From vaccinating children under 5, to emerging variants, there’s so much news around COVID-19.
“Think of this again – influenza – every year you can have the flu, right? And it may be a different strain. This is exactly the same," Dr. Jen Ashton said on Good Morning America.
What does it all add up to?
"I think ... what’s going to happen with SARS-CoV-2 is I think it’s going to become the fifth seasonal coronavirus," Dr. H. Cody Meissner says.
Today, On Point: What we now know about COVID-19.
Dr. H. Cody Meissner, pediatric infectious diseases expert at Tufts Medical Center. Member on the FDA’s Vaccines and Related Biological Products Advisory Committee.
Is COVID here to stay?
Dr. H. Cody Meissner: I think there will be SARS-CoV-2, or the cause of COVID-19, will be around for the foreseeable future. I think that this is a coronavirus that's very capable of eluding our immunity, and I think it will become increasingly persistent. Although my thoughts are that this will become less and less virulent, and it will become more contagious, and it will probably develop a seasonal pattern as other coronaviruses do.
So far, it seems that we've learned that the youngest children have not been the biggest spreaders of COVID-19. Why is it so important for children to get this vaccine?
Dr. H. Cody Meissner: It's important to recognize that this is an 18 month anniversary of the availability of messenger RNA's, they first became available in the middle of December 2020. And these are absolutely remarkable vaccines that are amazingly safe and effective. And everyone, every adult, should avail herself or himself of this vaccine now. The issue is that this virus is going to continue to mutate.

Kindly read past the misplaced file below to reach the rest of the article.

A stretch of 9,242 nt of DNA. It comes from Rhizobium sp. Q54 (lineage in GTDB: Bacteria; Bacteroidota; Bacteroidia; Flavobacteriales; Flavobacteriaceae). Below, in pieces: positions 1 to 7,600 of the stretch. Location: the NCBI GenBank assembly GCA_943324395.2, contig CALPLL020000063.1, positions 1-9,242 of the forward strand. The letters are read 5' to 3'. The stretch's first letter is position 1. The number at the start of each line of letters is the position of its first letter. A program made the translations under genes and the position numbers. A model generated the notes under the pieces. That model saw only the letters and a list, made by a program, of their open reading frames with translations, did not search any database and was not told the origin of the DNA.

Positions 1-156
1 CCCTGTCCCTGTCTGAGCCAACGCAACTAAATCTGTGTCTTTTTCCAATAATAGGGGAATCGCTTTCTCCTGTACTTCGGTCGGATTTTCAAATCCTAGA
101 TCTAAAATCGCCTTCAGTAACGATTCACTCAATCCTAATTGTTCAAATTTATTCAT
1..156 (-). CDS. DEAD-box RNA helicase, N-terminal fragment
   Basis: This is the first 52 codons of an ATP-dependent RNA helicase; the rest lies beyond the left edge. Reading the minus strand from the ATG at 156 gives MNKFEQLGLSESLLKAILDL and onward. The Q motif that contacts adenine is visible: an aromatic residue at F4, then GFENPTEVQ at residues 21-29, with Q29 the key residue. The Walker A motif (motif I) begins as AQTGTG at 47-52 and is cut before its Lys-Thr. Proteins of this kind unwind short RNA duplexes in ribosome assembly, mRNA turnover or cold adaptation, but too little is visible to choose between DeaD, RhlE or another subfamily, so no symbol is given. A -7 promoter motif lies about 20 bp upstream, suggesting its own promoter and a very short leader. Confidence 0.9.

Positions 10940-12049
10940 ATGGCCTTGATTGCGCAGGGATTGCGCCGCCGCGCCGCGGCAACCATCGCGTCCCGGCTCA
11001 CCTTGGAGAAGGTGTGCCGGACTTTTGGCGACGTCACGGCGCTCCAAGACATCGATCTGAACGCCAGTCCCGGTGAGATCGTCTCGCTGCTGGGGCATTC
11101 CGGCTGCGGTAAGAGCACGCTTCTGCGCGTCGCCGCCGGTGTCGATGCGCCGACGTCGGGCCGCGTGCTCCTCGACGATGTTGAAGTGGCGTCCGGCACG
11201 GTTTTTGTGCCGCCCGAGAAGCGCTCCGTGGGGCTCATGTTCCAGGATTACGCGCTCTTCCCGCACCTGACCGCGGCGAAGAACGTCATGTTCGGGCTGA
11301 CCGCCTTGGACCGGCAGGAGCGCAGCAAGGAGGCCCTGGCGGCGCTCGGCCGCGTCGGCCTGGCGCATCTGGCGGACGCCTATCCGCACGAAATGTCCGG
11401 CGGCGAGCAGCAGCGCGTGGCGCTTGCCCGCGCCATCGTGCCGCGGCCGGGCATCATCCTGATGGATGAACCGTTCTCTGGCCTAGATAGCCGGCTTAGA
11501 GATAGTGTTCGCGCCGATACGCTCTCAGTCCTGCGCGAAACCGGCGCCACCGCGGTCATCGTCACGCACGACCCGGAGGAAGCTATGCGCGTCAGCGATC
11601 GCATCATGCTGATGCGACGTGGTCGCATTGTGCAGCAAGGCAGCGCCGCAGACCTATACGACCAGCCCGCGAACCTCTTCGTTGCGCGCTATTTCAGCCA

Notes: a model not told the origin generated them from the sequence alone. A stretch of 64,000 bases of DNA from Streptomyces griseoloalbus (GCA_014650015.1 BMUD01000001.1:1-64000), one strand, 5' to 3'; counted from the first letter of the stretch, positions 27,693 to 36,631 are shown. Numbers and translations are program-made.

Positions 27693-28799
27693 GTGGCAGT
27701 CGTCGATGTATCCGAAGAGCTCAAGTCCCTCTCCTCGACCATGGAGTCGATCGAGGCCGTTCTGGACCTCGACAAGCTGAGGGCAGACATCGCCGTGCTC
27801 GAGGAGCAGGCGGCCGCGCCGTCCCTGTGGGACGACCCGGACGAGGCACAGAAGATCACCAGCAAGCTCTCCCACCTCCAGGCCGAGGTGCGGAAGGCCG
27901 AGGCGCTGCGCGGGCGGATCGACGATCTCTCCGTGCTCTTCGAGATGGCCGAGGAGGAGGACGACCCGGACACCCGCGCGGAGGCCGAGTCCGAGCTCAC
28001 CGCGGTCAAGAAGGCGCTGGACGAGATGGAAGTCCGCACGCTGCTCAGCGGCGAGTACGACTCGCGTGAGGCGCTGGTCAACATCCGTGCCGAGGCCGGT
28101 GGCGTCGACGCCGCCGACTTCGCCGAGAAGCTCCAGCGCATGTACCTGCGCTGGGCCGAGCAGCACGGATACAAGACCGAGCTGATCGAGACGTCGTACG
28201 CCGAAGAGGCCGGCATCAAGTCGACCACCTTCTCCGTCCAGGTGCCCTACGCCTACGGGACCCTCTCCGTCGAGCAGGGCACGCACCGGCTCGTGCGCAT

All viruses, particularly the so-called RNA viruses, mutate. And they become less sensitive to the immune response that we have built up, either from the vaccine or from previous infections. And I think this is what's going to transpire. ... There will be minor mutations that will continue to occur, and we may have to tweak the vaccines in order to provide optimal protection. But we don't know that yet, I think. And we may get into this in a little bit. But right now, the vaccines that we have appear to be quite effective at preventing illness in adults and in children.
I want to talk about reinfections. They seemed very rare in the first year of this pandemic, but now they seem to be becoming increasingly more common, even in people who are vaccinated. Why is that happening?
Dr. H. Cody Meissner: Initially, we thought the vaccines were very effective at preventing infections. And when both Pfizer and Moderna conducted their initial trials of very large numbers, more than 30,000 to 40,000 subjects who were randomized, it looked as though, at least for the first few months, people did not get infected after the second dose of the messenger RNA vaccines. But as time has gone by, we've come to realize that, in fact, part of the immune response to the vaccine wanes. And that part is what we talk about as antibodies. And those antibodies seem to decline below a level that will protect a person from becoming infected. They will still prevent a person from getting sick. And having to go to the hospital in most cases.
And that's probably because of another part of the immune response, the so called T-cell immune response that probably persists. And that's what continues to protect people from severe disease. But as time goes by, there is waning immunity in terms of the antibodies. There are also mutations that occur in the virus, making them less sensitive to the antibodies that were made after the infection or the vaccine. And so they still can become infected and they can still spread the virus to people around them who are susceptible to the infection.